o Leaders can activate groups over multiple hexes, but can't form multi-hex fire groups unless they have an appropriate combat modifier. (see 6.41)


I have played a fair amount of PG and I still sometimes forget this rule.

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Nick Raeder
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Thanks for the kind words of encouragement.

ericmwalters wrote:
Don't feel bad about forgetting some of the rules..


I can be something of a perfectionist in its least constructive sense. I sometimes don't feel like starting play because I don't have a good enough mental model of what is supposed to happen.

This can be a particular problem when playing solo since I tend to look upon the game as more of a puzzle than anything else; I often feel I need to have 'solved it' before I can start.

This time I thought 'To heck with it! Lets throw some counters around and see what happens', and had a surprising amount of fun doing it.

ericmwalters wrote:
..don't forget to join Panzergrenadier HQ..


I've lurked there for a while; it's quite impressive. I'm avoiding it just at the moment, though, since I'd be tempted to peek at the AAR's for this module's scenario but don't want any spoilers on how to solve them.
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Nick Raeder
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Well, I played thru this scenario again and the short version is that the French got hammered once again.

This time I’m pretty sure I got most of the rules right. On re-reading them I spotted some other things I’d missed. For example, there’s no concept of shadow hexes or crest lines which means, for example, units behind forest or city hexes are not hidden from units on a higher level hill on the other side (see 8.36). This meant that I didn't need to worry so much about whether the German's mortar unit had spotters or not.

The French kept the same game plan as before. I hoped to be better at hit & run tactics against the Germans using the north bank units; with the town units turtling as before.

There's errata for this scenario on www.pg-hq.com which says that the DRG units have to dismount if they want to occupy the roadblock hexes. I figured this’d be worth doing, but it doesn’t say what sort of INF counter should be used to replace them, so I assumed they’d lose some mobility but not firepower and so used one of the ESC 4-3 counters.

The last time I played I split the German force, which meant that there wasn’t really enough firepower on hand to force a decisive outcome against the north bank French units. This time I sent them all west and after they’d dealt with the DRG’s & P178’s they turned south, assaulted the bridges and fought their way into Etalle. By the end of the final turn the French were down to a single stack in the center of town containing a leader, reduced P178 & reduced INF. The final score was something like 20 to 7, giving the Germans another major victory.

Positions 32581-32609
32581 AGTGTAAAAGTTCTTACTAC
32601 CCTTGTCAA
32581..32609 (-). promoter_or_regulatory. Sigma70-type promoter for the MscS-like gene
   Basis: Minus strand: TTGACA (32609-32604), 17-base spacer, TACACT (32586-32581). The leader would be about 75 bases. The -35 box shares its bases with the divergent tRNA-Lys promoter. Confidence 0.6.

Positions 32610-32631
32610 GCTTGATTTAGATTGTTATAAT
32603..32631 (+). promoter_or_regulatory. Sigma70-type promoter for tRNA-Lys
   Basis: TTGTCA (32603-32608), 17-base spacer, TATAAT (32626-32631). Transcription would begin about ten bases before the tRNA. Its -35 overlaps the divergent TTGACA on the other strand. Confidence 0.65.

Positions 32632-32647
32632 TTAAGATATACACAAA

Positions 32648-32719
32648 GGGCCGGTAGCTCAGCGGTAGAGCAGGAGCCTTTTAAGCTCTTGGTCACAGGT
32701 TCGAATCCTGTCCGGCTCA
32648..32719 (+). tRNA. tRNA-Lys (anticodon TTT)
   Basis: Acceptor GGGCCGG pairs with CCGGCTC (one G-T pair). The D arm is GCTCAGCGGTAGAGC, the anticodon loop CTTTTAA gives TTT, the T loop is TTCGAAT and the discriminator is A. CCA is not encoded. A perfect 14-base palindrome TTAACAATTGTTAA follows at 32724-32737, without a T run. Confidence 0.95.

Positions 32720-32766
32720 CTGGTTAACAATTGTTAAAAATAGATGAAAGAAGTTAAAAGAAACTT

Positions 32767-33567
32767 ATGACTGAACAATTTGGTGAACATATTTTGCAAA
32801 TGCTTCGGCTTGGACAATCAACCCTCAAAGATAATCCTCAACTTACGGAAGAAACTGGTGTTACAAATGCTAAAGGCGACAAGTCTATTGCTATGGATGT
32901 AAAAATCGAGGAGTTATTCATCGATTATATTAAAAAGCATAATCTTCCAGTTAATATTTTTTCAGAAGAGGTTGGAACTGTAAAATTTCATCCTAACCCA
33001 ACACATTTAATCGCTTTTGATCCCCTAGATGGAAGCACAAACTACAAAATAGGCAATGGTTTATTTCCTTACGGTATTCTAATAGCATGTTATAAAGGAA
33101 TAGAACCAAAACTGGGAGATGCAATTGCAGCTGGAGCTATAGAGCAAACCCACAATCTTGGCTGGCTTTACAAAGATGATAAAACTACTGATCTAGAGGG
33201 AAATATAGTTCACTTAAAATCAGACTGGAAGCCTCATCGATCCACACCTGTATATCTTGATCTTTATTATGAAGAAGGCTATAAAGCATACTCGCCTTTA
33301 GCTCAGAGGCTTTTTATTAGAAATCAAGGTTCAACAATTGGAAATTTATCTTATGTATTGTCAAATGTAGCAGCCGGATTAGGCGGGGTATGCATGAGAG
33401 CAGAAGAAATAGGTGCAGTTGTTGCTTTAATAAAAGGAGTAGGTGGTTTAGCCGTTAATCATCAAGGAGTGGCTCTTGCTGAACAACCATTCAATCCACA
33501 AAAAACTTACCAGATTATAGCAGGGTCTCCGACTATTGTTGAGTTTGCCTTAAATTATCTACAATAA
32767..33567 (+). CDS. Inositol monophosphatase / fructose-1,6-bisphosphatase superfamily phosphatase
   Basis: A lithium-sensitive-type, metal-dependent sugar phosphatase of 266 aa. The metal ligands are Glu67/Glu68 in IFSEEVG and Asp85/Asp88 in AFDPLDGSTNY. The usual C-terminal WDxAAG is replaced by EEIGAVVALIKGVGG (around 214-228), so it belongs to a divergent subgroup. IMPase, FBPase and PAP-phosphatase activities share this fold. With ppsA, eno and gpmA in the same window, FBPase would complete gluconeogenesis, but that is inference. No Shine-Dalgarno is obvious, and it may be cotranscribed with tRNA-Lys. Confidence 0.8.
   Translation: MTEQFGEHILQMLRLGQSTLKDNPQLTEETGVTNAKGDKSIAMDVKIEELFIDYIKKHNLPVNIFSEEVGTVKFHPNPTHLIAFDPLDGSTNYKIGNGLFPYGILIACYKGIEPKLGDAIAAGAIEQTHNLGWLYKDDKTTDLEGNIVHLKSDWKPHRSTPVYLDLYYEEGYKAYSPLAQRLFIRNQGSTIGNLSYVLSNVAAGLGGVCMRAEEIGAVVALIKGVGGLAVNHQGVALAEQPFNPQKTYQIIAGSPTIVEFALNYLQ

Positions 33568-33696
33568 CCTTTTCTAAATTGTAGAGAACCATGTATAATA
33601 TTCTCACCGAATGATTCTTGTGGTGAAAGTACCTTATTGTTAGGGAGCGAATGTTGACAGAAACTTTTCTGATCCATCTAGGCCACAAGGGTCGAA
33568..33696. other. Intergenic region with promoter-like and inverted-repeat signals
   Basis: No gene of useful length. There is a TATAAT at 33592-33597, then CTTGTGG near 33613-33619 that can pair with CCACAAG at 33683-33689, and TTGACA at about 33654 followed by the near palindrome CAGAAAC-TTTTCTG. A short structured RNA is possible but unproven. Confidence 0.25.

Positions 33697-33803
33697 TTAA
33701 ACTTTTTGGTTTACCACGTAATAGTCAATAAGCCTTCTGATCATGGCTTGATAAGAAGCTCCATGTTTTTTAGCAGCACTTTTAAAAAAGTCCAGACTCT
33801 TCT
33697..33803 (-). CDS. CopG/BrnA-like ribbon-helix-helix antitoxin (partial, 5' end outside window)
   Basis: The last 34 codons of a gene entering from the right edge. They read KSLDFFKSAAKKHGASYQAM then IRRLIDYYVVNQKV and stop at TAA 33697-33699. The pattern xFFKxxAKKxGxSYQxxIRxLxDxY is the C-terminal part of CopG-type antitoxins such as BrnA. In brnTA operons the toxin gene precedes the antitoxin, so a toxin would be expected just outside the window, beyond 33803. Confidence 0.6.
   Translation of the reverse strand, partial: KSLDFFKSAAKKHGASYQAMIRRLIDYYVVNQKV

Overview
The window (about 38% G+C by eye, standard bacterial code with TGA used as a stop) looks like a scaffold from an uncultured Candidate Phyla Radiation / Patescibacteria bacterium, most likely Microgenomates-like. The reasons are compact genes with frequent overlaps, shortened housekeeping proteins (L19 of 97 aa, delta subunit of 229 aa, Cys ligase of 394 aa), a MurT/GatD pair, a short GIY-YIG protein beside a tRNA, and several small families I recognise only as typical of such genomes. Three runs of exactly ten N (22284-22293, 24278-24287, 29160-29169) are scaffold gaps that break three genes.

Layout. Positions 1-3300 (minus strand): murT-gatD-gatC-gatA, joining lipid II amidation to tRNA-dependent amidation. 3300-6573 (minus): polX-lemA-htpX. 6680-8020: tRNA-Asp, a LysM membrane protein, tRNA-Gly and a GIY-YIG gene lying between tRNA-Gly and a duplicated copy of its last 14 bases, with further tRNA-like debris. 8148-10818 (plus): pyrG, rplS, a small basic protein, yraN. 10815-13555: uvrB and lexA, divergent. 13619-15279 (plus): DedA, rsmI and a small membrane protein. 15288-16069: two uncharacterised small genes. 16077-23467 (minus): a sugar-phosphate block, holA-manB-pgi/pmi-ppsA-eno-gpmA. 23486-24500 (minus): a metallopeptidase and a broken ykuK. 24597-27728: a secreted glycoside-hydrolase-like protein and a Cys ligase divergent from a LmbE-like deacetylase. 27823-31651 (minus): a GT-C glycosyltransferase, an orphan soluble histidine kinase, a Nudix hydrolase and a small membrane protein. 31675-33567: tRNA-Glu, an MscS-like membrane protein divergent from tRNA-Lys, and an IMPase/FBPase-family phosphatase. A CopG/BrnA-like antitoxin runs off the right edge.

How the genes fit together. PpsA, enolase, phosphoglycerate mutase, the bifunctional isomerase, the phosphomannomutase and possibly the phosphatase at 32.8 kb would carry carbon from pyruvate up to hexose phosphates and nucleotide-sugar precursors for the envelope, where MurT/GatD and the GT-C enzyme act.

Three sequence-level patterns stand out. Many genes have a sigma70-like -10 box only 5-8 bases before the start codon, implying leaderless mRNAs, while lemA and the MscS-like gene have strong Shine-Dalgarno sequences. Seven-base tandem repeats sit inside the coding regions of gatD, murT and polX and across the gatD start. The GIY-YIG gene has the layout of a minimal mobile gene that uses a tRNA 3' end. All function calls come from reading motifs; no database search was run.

The French reinforcements had still not arrived when the game ended, but I don’t think this materially affected the outcome. The German's arrived on the penultimate turn, but did not get a chance to enter combat.

This time the north bank units lived longer but doing hit & run is difficult when the enemy has a higher initiative. A couple of times I moved them to a ‘safer’ hex only to have German units catch up with them and move adjacent in the following AS’s, and then assault them in the following turn after the Germans got the initiative.

I’m not sure what more the French player can do to halt the German juggernaut given they generally have lower DF firepower too, so even ganging up on German units is difficult.

Anyway, that’s enough of scenario 1 for the moment. On to No. 2...
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Joshua Gottesman
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Nick,

Remember that city hexes are actually 20m higher than the terrain on which they are located (rule 8.42) so in effect they do create a shadow hex. Also from 8.36, note that you have to be higher than the blocking terrain, not higher than or equal to. So a unit on a 40m hex can't see past woods that are also at 40m, only woods at 20m. They couldn't see past a town at 20m, only one on ground level.
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Nick Raeder
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Joshuaaaaaa wrote:
Nick,
Remember that city hexes are actually 20m higher than the terrain on which they are located (rule 8.42)


DOH!

NickRaeder wrote:
This time I’m pretty sure I got most of the rules right.


Hmm, but not as many as I thought..


Anyway, thanks Joshua, that makes more sense.
 
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Robert Makowsky
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Rhinebeck
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Great AAR.

Just got the game and like you, pulled this scenario out solo to play through the rules.

My plan for the Germans was to force a crossing south of their start hexes and to put a few units to the west to block the French mobile forces.

French followed your setup, being in the village and using the roadblocks. Once they recognized that the Germans were moving south, they sent an Armored Car platoon to the top of the ridge south of the river, which kept fire on the units attempting to cross.

The Germans rolled poorly for crossing, staying in the crossing hex for a number of turns allowing some disruption to happen from bad die rolls.

In the west, the French advance was held up by the Germans but I did consider advancing the German infantry into Assault.

Game stopped due to obligations but enjoyed it. I also missed the rule about leaders needing combat value to do multi-hex fire groups, but found it on checking something else, only made about 3 attacks like that. (My French leaders were all poorly picked none had combat value).

Thanks, again.